China’s central bank set the official midpoint reference for the yuan at 7.0312 per dollar on Wednesday — stronger than Tuesday’s fixing, and stronger than what analysts had predicted. The onshore yuan last traded at 7.0558 in Tuesday’s session, and on Wednesday morning around 10.00 a.m. HK/SIN was at 7.0236. The offshore yuan traded at 7.0397 against the dollar, slightly weaker than Tuesday’s close but stronger than the end of last week, when it hovered around the 7.09 level. The PBOC lets the
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Company: cnbc, Activity: cnbc, Date: 2019-08-14  Authors: weizhen tan huileng tan, weizhen tan, huileng tan
Keywords: news, cnbc, companies, yuan, offshore, dollar, bank, fixes, stronger, expected, daily, weaker, china, 70312, tuesdays, midpoint, onshore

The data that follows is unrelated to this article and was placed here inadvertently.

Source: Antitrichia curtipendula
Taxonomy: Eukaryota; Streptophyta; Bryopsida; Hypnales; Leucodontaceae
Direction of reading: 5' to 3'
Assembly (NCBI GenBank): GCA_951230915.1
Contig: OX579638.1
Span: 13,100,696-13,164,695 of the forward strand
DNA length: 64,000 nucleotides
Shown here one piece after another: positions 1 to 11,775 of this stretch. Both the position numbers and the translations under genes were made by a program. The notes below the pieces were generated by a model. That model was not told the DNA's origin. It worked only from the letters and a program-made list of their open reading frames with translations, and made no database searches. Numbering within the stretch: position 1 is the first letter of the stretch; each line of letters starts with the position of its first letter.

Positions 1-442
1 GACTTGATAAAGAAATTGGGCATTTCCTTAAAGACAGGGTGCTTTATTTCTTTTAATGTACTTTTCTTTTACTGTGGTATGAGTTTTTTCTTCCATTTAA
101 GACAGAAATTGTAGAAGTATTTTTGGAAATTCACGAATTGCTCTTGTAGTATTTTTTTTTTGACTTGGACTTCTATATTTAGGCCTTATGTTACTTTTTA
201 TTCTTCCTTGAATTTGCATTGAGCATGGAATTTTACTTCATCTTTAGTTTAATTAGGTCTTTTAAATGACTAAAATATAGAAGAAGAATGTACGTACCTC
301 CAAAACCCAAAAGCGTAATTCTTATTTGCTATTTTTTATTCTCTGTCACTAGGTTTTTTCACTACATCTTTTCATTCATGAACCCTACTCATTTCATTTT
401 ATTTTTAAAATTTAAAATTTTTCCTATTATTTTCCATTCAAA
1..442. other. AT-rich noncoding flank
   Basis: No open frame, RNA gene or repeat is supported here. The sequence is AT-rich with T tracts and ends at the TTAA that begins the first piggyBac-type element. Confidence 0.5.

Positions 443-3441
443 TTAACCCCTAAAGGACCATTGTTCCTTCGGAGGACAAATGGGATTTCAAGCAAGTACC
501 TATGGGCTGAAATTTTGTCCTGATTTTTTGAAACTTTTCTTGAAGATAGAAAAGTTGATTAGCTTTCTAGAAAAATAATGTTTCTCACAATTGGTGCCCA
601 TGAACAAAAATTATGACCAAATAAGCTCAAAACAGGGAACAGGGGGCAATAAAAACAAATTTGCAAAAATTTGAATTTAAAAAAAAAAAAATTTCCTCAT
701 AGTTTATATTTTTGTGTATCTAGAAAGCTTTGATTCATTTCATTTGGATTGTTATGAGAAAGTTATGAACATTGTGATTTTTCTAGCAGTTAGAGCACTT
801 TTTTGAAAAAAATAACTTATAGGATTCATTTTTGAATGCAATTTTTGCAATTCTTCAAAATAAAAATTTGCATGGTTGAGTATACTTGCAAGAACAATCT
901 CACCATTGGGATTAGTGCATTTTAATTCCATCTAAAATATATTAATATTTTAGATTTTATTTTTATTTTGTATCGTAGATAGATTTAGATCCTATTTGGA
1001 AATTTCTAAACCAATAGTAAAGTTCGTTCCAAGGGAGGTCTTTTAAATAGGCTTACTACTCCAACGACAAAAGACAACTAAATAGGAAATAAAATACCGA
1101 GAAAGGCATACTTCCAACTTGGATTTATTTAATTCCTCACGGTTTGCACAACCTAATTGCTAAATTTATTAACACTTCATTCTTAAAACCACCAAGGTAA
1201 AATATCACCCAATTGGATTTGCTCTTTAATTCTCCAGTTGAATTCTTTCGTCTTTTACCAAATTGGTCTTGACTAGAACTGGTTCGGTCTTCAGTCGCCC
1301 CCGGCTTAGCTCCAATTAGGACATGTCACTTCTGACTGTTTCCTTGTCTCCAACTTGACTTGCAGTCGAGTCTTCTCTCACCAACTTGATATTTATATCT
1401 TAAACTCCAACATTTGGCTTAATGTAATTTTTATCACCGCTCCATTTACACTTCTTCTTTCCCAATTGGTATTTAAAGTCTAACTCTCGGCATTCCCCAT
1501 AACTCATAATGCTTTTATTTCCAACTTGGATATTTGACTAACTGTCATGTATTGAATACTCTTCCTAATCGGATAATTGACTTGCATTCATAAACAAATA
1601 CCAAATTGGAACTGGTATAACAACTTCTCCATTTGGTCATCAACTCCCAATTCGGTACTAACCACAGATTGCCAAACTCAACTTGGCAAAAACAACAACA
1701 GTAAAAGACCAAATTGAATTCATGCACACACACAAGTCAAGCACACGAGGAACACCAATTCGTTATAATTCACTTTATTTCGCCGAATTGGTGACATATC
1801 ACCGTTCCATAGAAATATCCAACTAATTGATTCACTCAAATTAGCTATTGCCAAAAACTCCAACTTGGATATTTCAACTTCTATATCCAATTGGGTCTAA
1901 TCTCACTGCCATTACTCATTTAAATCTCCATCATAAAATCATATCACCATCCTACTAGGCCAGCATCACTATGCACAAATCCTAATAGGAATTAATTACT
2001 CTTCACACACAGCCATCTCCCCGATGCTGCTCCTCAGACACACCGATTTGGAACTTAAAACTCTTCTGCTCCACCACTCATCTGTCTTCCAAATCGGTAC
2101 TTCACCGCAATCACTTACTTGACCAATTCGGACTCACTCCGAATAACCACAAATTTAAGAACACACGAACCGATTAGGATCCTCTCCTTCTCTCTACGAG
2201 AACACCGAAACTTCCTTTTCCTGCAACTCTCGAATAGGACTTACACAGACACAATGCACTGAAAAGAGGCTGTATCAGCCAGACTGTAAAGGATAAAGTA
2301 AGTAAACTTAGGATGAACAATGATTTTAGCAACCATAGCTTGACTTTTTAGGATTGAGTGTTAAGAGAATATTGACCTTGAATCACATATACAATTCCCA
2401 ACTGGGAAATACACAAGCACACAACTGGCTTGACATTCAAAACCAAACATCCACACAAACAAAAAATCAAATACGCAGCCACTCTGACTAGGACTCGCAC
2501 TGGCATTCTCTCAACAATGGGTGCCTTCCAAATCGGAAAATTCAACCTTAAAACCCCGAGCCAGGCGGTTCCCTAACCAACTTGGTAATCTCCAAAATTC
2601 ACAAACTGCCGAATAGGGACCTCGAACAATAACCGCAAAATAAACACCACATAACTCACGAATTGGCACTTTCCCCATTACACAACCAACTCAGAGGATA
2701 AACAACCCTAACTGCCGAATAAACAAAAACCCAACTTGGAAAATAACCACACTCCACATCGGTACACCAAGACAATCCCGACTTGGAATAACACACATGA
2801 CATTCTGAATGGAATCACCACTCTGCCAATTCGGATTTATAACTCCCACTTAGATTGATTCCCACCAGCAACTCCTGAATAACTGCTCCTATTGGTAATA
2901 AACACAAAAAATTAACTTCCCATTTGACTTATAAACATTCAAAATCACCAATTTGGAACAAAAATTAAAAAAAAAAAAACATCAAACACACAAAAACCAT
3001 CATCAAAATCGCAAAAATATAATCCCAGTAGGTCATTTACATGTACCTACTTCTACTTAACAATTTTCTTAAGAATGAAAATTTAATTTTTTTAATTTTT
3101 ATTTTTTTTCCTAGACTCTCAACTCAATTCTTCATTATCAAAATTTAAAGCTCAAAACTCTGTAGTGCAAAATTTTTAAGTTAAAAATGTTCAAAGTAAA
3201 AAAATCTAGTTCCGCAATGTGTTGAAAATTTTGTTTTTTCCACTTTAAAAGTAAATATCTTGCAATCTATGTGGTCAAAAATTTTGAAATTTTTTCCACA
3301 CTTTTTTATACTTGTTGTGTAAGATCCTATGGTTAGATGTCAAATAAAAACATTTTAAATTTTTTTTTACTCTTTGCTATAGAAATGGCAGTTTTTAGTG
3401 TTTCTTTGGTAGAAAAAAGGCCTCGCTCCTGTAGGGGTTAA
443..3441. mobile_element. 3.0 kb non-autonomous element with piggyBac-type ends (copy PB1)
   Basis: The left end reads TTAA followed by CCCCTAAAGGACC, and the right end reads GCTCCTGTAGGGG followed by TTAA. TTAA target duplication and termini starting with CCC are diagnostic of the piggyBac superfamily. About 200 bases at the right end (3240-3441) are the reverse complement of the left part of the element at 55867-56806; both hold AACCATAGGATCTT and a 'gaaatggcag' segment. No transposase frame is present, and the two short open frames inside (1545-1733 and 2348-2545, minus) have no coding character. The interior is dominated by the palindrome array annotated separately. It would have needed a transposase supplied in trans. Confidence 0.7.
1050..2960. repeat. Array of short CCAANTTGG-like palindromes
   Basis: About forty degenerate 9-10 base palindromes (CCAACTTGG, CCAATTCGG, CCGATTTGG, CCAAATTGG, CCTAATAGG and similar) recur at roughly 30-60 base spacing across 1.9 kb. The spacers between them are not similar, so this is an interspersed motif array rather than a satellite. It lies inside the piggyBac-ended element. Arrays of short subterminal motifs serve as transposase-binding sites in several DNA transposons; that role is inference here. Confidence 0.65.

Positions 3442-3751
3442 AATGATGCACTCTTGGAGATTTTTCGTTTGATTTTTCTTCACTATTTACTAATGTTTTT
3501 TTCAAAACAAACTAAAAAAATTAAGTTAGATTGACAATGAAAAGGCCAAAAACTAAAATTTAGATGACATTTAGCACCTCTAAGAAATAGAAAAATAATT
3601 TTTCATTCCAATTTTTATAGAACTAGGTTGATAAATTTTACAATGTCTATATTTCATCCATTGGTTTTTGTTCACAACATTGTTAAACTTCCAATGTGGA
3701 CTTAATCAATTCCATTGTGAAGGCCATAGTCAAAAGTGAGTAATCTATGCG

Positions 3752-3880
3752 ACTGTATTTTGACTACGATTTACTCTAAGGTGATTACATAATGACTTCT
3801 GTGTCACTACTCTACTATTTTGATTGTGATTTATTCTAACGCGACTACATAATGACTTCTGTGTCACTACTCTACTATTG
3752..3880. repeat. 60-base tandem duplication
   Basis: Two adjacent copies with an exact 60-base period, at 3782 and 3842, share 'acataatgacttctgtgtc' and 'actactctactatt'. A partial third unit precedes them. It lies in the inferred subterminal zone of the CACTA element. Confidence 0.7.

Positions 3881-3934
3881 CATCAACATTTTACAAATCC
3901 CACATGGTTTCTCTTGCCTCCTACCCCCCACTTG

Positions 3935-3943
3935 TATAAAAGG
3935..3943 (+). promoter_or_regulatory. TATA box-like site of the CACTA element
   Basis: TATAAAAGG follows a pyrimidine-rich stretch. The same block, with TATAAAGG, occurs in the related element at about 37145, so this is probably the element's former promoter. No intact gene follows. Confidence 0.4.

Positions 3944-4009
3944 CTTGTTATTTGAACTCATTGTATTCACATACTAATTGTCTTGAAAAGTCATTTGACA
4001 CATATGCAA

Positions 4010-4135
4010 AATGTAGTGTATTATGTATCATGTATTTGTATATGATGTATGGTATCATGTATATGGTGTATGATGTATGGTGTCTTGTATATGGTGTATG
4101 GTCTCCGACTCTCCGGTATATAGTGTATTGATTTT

China fixes its daily yuan midpoint at 7.0312 — stronger than expected

China’s central bank set the official midpoint reference for the yuan at 7.0312 per dollar on Wednesday — stronger than Tuesday’s fixing, and stronger than what analysts had predicted.

It was, still, the fifth consecutive session where the People’s Bank of China (PBOC) fixed the midpoint at a level weaker than the psychologically important 7-yuan-per-dollar mark.

Analysts were predicting the midpoint to be set at 7.0502 per dollar, according to Reuters estimates. The onshore yuan last traded at 7.0558 in Tuesday’s session, and on Wednesday morning around 10.00 a.m. HK/SIN was at 7.0236. The offshore yuan traded at 7.0397 against the dollar, slightly weaker than Tuesday’s close but stronger than the end of last week, when it hovered around the 7.09 level.

The yuan depreciated past 7 per dollar last week for the first time since the global financial crisis of 2008, which prompted the U.S. Treasury Department to designate China as a currency manipulator.

A weaker currency makes a country’s exports more attractive in international markets and U.S. President Donald Trump has complained that a cheaper yuan will give China a trade advantage.